It was cold that day. Frigid. Flirting with 0 degrees cold. School was even canceled.
I was home and so was my lovely wife, Lisa. She had taken the day off to drive in to Atlanta to interview for admission to a master’s program at Georgia State.
I was glad that school had been called off because there was a big event on television that I had wanted to see. The space shuttle Challenger would be launched that day from Cape Canaveral, which is what they called it back in the ’50s when those of my generation were watching the space program transcend from its infancy to the crawling years.
The space program blossomed, of course, grew into full adulthood. President John F. Kennedy had promised America that he would see to it that the United States would put a man on the moon and bring him home safely within a decade. We did put a man on the moon — five months ahead of schedule. JFK, tragically, was not alive to see it. But his vision provided the impetus.
We were proud of the moon landing. We had beaten the heathen Soviets. We had proved that capitalism and free enterprise and a free and democratic form of government were superior to communism and dictatorship and however it was that the Russians led their lives. America rocked.
Eventually we would partner with the USSR and other nations in the building of the International Space Station. We had a new place to visit in outer space so we had to have a way to get there — and get back. We went to work and developed the space shuttle that could take off, zoom into outer space, dock at the ISS and return to Mother Earth, landing like a glider on a giant runway.
The shuttle program excited Americans for a while, but eventually the new wore off, and takeoffs and landings — events that at one time had attracted our citizens to their television sets like magnets — were met with yawns and “ho hums.”
We were losing interest in the space program and Congress, who held the purse strings, was following suit. Massive budget cuts were looming on the horizon for NASA. But President Ronald Reagan was bound and determined to restore the stature that America had lost in the aftermath of Vietnam and Watergate and the ordeal of the Jimmy Carter presidency. He thought that the strong sense of “we can do anything” that the space program provided was instrumental as we entered the final throes of the Cold War.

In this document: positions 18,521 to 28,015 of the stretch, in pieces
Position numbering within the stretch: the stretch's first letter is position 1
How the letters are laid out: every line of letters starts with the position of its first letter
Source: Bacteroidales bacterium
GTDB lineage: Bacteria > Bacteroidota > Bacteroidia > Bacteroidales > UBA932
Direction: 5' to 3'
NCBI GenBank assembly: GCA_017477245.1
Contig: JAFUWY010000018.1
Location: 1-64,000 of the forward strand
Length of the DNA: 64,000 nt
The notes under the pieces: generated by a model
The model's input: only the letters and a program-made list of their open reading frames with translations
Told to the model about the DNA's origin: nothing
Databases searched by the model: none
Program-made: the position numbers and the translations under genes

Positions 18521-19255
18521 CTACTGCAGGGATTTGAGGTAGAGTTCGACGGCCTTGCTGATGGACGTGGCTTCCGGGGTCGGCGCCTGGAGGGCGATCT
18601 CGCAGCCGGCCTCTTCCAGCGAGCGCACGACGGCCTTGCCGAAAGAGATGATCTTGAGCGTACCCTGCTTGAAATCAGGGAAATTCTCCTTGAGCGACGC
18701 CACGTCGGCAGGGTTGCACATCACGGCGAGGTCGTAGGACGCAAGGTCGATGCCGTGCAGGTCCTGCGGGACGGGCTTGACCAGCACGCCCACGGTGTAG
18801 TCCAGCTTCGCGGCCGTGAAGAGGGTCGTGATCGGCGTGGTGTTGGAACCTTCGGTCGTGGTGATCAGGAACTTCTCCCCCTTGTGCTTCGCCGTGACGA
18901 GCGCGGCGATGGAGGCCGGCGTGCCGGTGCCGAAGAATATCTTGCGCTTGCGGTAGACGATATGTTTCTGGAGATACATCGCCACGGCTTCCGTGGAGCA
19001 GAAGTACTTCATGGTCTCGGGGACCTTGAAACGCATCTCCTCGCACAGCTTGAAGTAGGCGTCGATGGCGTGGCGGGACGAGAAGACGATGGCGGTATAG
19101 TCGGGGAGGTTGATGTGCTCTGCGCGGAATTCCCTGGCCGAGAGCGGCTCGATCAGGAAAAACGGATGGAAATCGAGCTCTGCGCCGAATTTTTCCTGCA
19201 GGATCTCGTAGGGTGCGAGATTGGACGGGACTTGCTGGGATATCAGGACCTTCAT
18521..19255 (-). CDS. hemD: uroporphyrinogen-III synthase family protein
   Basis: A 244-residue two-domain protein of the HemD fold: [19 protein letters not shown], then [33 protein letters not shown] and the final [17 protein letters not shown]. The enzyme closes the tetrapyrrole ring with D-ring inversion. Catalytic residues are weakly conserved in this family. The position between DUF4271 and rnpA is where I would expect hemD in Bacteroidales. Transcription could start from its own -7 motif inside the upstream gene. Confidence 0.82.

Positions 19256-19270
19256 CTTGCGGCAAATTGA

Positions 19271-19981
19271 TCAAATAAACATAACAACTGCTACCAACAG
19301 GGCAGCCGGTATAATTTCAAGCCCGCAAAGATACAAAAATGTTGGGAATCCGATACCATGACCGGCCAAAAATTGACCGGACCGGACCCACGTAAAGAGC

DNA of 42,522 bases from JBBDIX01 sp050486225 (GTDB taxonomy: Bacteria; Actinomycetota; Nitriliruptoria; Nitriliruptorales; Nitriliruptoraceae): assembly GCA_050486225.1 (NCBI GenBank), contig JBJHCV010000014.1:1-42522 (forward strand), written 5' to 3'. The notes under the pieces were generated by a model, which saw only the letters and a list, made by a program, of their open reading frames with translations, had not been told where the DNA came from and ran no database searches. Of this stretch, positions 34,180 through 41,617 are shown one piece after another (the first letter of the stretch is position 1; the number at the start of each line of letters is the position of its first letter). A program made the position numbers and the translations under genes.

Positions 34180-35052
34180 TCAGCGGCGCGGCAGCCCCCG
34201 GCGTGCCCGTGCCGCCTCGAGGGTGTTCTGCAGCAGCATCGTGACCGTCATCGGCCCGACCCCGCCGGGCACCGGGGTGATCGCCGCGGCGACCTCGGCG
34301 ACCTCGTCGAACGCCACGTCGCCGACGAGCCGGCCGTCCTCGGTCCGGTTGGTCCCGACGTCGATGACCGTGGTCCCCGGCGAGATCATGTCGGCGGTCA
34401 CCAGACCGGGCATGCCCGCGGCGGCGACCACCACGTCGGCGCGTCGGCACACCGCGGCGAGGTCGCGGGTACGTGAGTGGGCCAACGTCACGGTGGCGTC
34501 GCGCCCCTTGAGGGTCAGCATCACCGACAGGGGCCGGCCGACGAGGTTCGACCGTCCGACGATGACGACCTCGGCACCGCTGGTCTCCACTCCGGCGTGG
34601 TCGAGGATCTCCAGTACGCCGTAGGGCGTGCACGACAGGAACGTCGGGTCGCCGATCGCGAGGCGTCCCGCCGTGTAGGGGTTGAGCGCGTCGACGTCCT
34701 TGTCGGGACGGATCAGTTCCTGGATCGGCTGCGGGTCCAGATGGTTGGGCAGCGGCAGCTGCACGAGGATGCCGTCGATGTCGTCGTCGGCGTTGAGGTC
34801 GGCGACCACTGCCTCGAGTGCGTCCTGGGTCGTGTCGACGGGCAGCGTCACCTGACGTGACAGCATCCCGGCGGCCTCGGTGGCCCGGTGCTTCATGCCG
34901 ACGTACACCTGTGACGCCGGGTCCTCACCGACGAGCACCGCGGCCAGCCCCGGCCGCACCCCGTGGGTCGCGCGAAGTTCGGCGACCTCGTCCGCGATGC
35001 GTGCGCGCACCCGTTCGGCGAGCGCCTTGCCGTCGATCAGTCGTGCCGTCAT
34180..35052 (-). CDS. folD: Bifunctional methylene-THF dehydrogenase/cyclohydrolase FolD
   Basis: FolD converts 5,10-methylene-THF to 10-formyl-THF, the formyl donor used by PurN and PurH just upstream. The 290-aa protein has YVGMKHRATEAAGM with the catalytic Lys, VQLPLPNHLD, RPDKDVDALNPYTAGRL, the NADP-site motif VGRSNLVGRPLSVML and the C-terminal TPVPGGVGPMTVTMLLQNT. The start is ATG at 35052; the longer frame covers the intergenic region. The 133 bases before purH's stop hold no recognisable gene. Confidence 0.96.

He was looking for a way to juice up NASA and resurrect public interest. He came up with the plan of putting a regular citizen into outer space — and who better than a teacher, who could come back and share the experience with a generation of students.
A nationwide talent search began. People who wanted to pursue the opportunity filled out lengthy applications and wrote essays explaining why they should be picked. Eleven thousand entries flooded in and the field was narrowed and those who made the cut — “American Idol” had nothing on Ronald Reagan’s administration — were subjected to interviews and a series of physical and physiological tests and eventually Concord, N.H., school marm Christa McAuliffe was chosen.
Reagan’s ploy had worked and the nation was once again interested in the space program. The spunky McAuliffe became a national celebrity. She made the rounds of the television talk shows. She even appeared with Johnny Carson on “The Tonight Show.” People liked her. People were interested in her, and a large segment of the population was, once again, energized in support of NASA. Mission accomplished.
After several delays the lift-off of Challenger was set for Jan. 28. It was cold in Florida that day, too. Thirty-six degrees. The lowest temperature for a previous launch had been 51. Some consideration was given to scrubbing the launch in favor of a warmer day, but the anticipation had been building and the nation was watching — including virtually every school child in America that hadn’t been told to stay at home because it was 0 degrees outside.
I was grabbing a quick shower when Lisa called for me to hurry up so as not to miss liftoff. I was drying my hair — I still had enough hair to dry with a towel in 1986 — as the countdown reached T-minus 10 seconds. The television cameras kept showing Christa McAuliffe’s family in the grandstand, eyes shaded, peering up toward the heavens.
The countdown reached zero, the engines fired, the big ship lifted up slowly, majestically toward space. The cameras followed the flight for 73 seconds and then the unthinkable occurred. There was an explosion and the Challenger split apart, different parts of the ship peeling off in opposite directions toward the Atlantic Ocean. The rubber gaskets that held an O-ring in place had malfunctioned — due to the cold temperatures.
It is a sight I will never forget, and now they tell me that it has been 25 years — a full quarter of a century.
Ronald Reagan would say of McAuliffe and the six other astronauts that lost their lives in the service of their country that day, “They slipped the surly bonds of Earth to touch the face of God,” a paraphrase of a poem by World War II aviator John McGee Jr.
Twenty-five years. It seems like it was yesterday. May they rest in peace, and may we once again become a nation worthy of their sacrifice.
Darrell Huckaby is an author and teacher in Rockdale County. E-mail him at email@example.com. For archived columns, go to www.gwinnettdailypost.com/darrellhuckaby.